Wholesale electricity prices in the National Electricity Market (NEM) averaged $87 per megawatt-hour (MWh) for the first quarter of 2022, up 67% from Q4 2021 and 141% on Q1 2021, driven by increased demand, coal generator outages and higher electricity-generating fuel costs.
AEMO’s Quarterly Energy Dynamics (QED) report shows that wind and grid-scale solar output increased 743 megawatts (MW) from Q1 2021 levels to a new quarterly record of 4,190 MW, along with increases in small-scale solar (460 MW), gas (271 MW) and hydro (42 MW). Declines were seen in brown coal (304 MW) and also black coal generation (374 MW), which hit its lowest Q1 average in two decades.
NEM emissions hit a record first-quarter low at 30.4 million tonnes carbon dioxide equivalent, 4% lower than a year ago despite increased operational demand, driven by lower coal generation combined with continuing growth in wind and grid-scale solar output.
AEMO Executive General Manager Reform Delivery, Violette Mouchaileh, said the quarter highlighted the ongoing electricity price gap between northern and southern NEM states, impacted by thermal generation outages and continuing constraints on northward energy transfers.
“Wholesale prices in Queensland and NSW were again significantly higher than in southern states. This was due to the larger price-setting role of black coal generation and system security constraints limiting daytime electricity transfers from Victoria into NSW, despite an average energy price difference of $48/MWh,” Ms Mouchaileh said.
“Compared to the first quarter of 2021, over 3,000 MW of black coal offers shifted from lower-price bands to above $60/MWh – the largest year-on-year quarterly change since 1998. While higher quarterly offer prices coincided with the surge in international coal prices to record levels, offers had already trended upwards in the months leading up to Q1 2022.
“Coinciding with unplanned coal generation outages, Queensland experienced significant episodes of high demand, with overall price volatility contributing $47/MWh of the region’s average Q1 price of $150/MWh, its second highest for any quarter since 1998. Volatility in other NEM regions was less significant, adding $11/MWh to South Australia’s quarterly average price and $3/MWh or less elsewhere,” she said.
During Q1 2022, negative and zero spot prices reached a new first-quarter high at 6.6% of all dispatch intervals across NEM regions, although this was seasonally down on the second half of 2021. Southern states continued to see higher incidences at 16.4% for South Australia and 12.5% for Victoria, compared to just 1% across the northern states.
For the first time in the NEM, Wholesale Demand Response (WDR) capacity was dispatched as Victorian and South Australian afternoon spot prices spiked to high levels in January.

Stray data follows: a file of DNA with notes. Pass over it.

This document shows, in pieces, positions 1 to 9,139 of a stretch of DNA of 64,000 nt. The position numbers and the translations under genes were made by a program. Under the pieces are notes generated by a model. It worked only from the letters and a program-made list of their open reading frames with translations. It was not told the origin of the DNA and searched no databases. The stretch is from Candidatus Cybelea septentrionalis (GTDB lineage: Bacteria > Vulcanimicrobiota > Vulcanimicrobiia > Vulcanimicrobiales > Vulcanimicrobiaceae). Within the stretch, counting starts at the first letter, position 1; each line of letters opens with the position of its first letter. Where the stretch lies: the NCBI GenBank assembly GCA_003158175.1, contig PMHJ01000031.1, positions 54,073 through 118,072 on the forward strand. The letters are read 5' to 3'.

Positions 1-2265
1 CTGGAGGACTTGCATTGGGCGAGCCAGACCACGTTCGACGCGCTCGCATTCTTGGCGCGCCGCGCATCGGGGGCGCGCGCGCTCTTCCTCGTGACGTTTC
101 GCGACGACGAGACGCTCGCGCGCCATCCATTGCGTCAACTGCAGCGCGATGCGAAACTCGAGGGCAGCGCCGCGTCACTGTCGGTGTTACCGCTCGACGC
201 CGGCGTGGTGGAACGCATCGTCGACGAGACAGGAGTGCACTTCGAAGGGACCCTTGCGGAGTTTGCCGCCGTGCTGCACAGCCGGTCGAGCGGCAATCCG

“WDR enables large commercial and industrial businesses to participate in the spot market by committing to lower usage, assisting power system security and reliability, including peak demand days and periods of high wholesale electricity prices, and increasing competition with potential flow-on price benefits to consumers,” Ms Mouchaileh said.
Since implementation of this new mechanism in late October 2021, 58 MW of WDR capacity has registered across New South Wales, Victoria and South Australia, with 38 MW of this capacity newly registered in Q1.
Gas demand remained stable compared to Q1 2021, with east coast prices at near-record levels across all AEMO markets, averaging $9.93 per gigajoule (GJ) for the quarter, up strongly on their average of $6.05/GJ in Q1 2021. Victoria’s Declared Wholesale Gas Market, Brisbane and Adelaide average prices set new Q1 records, while Gas Supply Hub and Sydney saw their second highest Q1 levels since 2017.
Meanwhile, international gas prices (as represented by the Australian Competition and Consumer Commission netback price) continued at significantly higher levels, peaking at a record $41.24/GJ in January.
In Western Australia’s Wholesale Electricity Market (WEM), operational demand was up 5.9% compared to Q1 2021. Extended high temperatures contributed to the WEM recording its second highest maximum operational demand of 3,980 MW (19 January 2022), only 26 MW below the record (February 2016).
The average Balancing Price increased by 14% from Q4 2021 to $61/MWh, while the number of negatively priced intervals was down from Q1 2021 and the WEM saw no intervals with a Balancing Price lower than -$100/MWh.
A total of 88.7 PJ of gas was consumed in the Western Australian domestic gas market in Q1 2022, which was a 6.2 PJ (-6.6%) decrease from Q4 2021 and a 3.6 PJ (-3.9%) decrease from the same quarter last year.